United States District Court, D. South Dakota, Southern Division
STACY J. MONGAR, Plaintiff,
HARTFORD LIFE INSURANCE COMPANY, Defendant.
ORDER GRANTING SUMMARY JUDGMENT ON EMOTIONAL DISTRESS CLAIM
LAWRENCE L. PIERSOL, District Judge.
By Order issued on October 15, 2013, this Court denied Hartford Life Insurance Company's (Hartford) motion for summary judgment except as to plaintiff Stacy Mongar's (Mongar) claim for intentional infliction of emotional distress. The Court reserved ruling on that issue and heard argument on the emotional distress claim at the motion and pre-trial conference on November 4, 2013. Having now fully considered all ofthe evidence and argument on the intentional infliction of emotional distress claim, the Court will grant Defendant's motion for summary judgment on that claim for the following reasons.
Principles of Summary Judgment
Rule 56(a) ofthe Federal Rules ofCivil Procedure provides that summary judgment shall be entered "ifthe movant shows that there is no genuine dispute as to any material fact and the movant is entitled to a judgment as a matter of law." Fed.R.Civ.P. 56(a). In ruling on a motion for summary judgment, the Court is required to view the facts in the light most favorable to the non-moving party and must give that party the benefit ofall reasonable inferences to be drawn from the underlying facts. AgriStor Leasing v. Farrow, 826 F.2d 732, 734 (8th Cir. 1987). The moving party bears the burden ofshowing both the absence ofa genuine issue ofmaterial fact and its entitlement to judgment as a matter oflaw. Fed.R.Civ.P. 56(c)(I); Anderson v. Liberty Lobby, Inc., 477 U.S. 242, 257 (1986). Once the moving party has met its burden, the non-moving party may not rest on the allegations of its pleadings but must set forth specific facts, by affidavit or other evidence, showing that a genuine issue ofmaterialfact exists. Fed.R.Civ.P. 56(c)(1); Anderson, 477 U.S. at 257; City ofMf. Pleasant v. Associated Elec. Coop., Inc., 838 F.2d 268, 273-74 (8th Cir. 1988).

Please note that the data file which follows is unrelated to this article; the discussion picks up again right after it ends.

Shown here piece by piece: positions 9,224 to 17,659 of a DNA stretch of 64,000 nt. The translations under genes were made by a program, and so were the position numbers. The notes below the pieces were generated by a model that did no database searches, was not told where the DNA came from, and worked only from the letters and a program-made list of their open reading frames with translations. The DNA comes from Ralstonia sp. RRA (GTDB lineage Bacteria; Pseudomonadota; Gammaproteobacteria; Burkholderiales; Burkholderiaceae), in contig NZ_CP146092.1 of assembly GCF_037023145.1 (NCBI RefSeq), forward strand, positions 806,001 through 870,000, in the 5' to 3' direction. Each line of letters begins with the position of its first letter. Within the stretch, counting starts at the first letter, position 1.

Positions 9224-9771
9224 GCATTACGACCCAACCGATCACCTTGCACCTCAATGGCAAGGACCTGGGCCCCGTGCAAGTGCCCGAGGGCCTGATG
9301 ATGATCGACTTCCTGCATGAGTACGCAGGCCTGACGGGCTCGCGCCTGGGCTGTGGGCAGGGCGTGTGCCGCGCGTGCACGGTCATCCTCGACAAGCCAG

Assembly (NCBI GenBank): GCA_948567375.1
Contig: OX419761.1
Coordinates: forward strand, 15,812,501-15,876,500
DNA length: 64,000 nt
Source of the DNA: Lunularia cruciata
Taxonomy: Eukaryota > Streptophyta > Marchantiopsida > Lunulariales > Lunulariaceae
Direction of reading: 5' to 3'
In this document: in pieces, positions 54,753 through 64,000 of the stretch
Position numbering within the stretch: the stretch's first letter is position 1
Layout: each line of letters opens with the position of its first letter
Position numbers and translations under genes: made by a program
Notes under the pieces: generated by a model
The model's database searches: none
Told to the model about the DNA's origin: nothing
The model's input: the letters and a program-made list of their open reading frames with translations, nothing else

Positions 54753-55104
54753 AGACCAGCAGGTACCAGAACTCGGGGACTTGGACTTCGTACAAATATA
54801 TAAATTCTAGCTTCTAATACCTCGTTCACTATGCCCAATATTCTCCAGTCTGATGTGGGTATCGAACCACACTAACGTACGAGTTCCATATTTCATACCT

In order to establish the tort of intentional infliction of emotional distress, a plaintiff must prove:
(1) an act by defendant amounting to extreme and outrageous conduct; (2) intent on the part of the defendant to cause plaintiff severe emotional distress; (3) the defendant's conduct was the cause-in-fact of the plaintiff's injuries; and (4) the plaintiff suffered an extreme disabling emotional response to defendant's conduct.
Tibke v. McDougall, 479 N.W.2d 898, 906 (S.D. 1992). The requirement that the defendant's conduct be gross and extreme is based on the supreme court's judgment that such conduct is more likely to cause the required level ofemotional distress and its determination to avoid litigation "in the field ofbad manners." Id. at 907. Thus, this tort "requires conduct exceeding all bounds usually tolerated by decent society and which is of a nature especially calculated to cause, and does cause, mental distress ofa very serious kind." Id.
The evidence regarding Mongar's emotional response to defendant's conduct is not sufficient to survive summary judgment. Mongar claims she lost sleep and experienced chest and back pain. Initially she could not go to a doctor because she was the sole income-earner and they had no income or insurance. Eventually she went to a doctor for her chest pain, but she could not name the doctor and she did not recall ifthey related the chest pain to stress. Mongar consulted a doctor about her back pain, but she could not recall what doctor she saw or whether the doctor related the back pain to her stress. No medical records were submitted to document her ailments, and Mongar has not referred to an expert to testifY that she suffered emotional or physical problems as a result of Hartford's actions. Mongar testified that she experienced anxiety and embarrassment and had to consult with pastors and counselors at her church.
While the Court is sensitive to the difficulties that Mongar endured when she found herself unemployed, her situation is not markedly different from that ofany other person who lost his or her job. Lost sleep, anxiety and needing someone to talk to for support are the norm in such a situation and certainly are not the manifestation of an extreme disabling emotional response. Accordingly, Hartford will be granted summary judgment on this claim.
IT IS ORDERED that Defendant's Motion for Summary Judgment, Doc. 37, is granted in part as to Plaintiffs claim for intentional infliction of ...